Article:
09/18/2015 04:56 EDT | Updated 09/18/2016 05:12 EDT

Don't Wait to Preserve Your Legacy

Senior's hands on a checkerboard by an egg-timerTo see my other images about aging please visit my

Don't let your time run out!

When I got a call from my doctor telling me I've got cancer, it made me a whole lot more aware of the clock. Let's call it "The Legacy Clock."

"Legacy?" Huh? Isn't making legacies just for rich, famous, or dead people?

Uh, no. Actually, legacies are all about "story." In my last two posts, we talked about collecting and telling your stories and gathering stories.

Think about it. If your grandparents or your great, great, great grandparents had written one page or 200 pages about their lives and who they were, would that be really, really great to have? Methinks YES! I mean, those are the people you came from.

Because of technology, we have the chance to do just that for our ancestors. It's our legacy for them. But there's no guarantee we'll get it done.

I talked to an old friend about a month ago. We were going to sit down and have a taped conversation about his life, using some of the techniques I wrote about in previous posts. He wanted to give the transcript to his kids.

He died a couple of weeks ago. The stories, his children's link to his voice, his great, great grandchildren's knowledge that "Yes, that's my great, great grandfather"-- they're all gone.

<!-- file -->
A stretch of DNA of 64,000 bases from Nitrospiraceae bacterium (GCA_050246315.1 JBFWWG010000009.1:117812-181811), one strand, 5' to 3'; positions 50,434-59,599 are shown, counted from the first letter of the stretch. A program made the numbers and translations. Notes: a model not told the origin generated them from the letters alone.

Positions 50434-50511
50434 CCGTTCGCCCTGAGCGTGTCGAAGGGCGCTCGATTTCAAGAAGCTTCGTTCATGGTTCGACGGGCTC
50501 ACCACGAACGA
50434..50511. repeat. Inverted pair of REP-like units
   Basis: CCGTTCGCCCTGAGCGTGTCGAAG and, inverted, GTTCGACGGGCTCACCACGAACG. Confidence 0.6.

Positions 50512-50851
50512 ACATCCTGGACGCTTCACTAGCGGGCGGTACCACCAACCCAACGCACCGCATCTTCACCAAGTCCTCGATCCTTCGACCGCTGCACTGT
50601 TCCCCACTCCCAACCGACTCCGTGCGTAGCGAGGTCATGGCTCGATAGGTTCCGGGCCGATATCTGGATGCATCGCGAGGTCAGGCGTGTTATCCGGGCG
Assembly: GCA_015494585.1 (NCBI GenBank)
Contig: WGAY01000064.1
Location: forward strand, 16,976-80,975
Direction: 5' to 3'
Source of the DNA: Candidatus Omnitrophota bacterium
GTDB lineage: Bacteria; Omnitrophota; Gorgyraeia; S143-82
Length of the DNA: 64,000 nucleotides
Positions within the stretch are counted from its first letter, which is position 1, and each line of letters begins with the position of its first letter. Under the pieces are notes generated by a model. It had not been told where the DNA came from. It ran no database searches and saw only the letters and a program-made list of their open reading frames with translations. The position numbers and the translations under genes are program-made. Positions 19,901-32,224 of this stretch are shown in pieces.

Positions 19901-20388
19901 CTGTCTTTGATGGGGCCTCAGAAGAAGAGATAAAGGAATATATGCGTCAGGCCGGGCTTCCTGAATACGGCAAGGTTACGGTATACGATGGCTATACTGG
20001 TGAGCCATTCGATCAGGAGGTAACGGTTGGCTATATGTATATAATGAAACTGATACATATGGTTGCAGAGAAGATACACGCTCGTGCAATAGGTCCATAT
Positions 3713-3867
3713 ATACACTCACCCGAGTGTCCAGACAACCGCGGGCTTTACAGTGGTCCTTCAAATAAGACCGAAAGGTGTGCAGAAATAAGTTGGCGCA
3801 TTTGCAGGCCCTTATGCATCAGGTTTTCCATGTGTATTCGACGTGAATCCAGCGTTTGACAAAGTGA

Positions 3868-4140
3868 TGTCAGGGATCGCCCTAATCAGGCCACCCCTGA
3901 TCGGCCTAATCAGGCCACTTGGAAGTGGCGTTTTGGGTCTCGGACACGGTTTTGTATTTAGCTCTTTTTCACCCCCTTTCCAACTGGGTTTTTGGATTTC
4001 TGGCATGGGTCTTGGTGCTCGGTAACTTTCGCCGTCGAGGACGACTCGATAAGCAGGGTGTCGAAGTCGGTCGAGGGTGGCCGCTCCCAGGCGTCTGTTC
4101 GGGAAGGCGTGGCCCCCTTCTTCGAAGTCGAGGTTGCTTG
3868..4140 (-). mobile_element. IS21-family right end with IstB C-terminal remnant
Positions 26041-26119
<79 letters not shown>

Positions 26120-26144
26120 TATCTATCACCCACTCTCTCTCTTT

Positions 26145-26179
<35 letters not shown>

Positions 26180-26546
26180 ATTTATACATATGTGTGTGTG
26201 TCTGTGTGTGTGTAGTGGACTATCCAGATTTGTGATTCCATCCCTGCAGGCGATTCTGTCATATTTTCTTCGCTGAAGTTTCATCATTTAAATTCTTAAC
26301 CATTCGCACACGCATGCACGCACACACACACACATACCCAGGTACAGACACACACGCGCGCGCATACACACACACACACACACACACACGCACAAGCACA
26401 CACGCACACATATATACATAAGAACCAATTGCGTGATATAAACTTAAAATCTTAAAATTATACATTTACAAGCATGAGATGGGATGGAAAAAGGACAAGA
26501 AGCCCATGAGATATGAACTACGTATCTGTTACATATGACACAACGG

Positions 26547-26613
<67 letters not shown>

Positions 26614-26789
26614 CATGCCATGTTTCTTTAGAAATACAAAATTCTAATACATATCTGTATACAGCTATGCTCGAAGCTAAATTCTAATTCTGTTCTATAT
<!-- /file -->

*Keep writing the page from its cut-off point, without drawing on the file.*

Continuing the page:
George Bernard Shaw said the ultimate statistic is that "One out of one dies."

Does each of us have the time to collect those legacy stories or build the legacies we dream of? Who knows? I could be hit by a runaway herd of water buffalo or live to 99.


Do this little exercise with me. How long do you think you'll live? I say I'll live until I'm 84 years old.

How old are you now? I'm 64.

What percentage of my life do I have left? I've got 20 years left... divided by 84... Yikes! I've got 24 per cent of my life left ahead of me (and that's IF the water buffalo don't hunt me down, first)!

Said Oliver Wendell Holmes:

"Many people die with their music still in them. Why is this so? Too often it's because they're always getting ready to live. Before they know it, time runs out."

This poem was found in the pocket of Al Capone's lawyer, Easy Eddie O'Hare. Easy Eddie was taken down by a blaze of gunfire on a lonely Chicago street because he had ratted on Capone. He was trying to make good so his family would be proud of him. Tragic, yes, but his story lives on.

The clock of life is wound but once

And no man has the power to tell

Just when the hands will stop

At late or early hour.

Now is the only time you own.

Live, love, toil with a will.

Place no faith in time.

For the clock may soon be still.

So, we've discovered time can be our friend -- and sometimes a bit of a pest. It's a reminder that legacy-building shouldn't wait, except maybe when you're driving your car (with apologies to Ogden Nash):

Beneath this slab

John Brown is stowed

He watched his phone

And not the road.

More on how to create all kinds of legacies in my book Legacies Aren't Just for Dead People.


Letters To Our Ancestors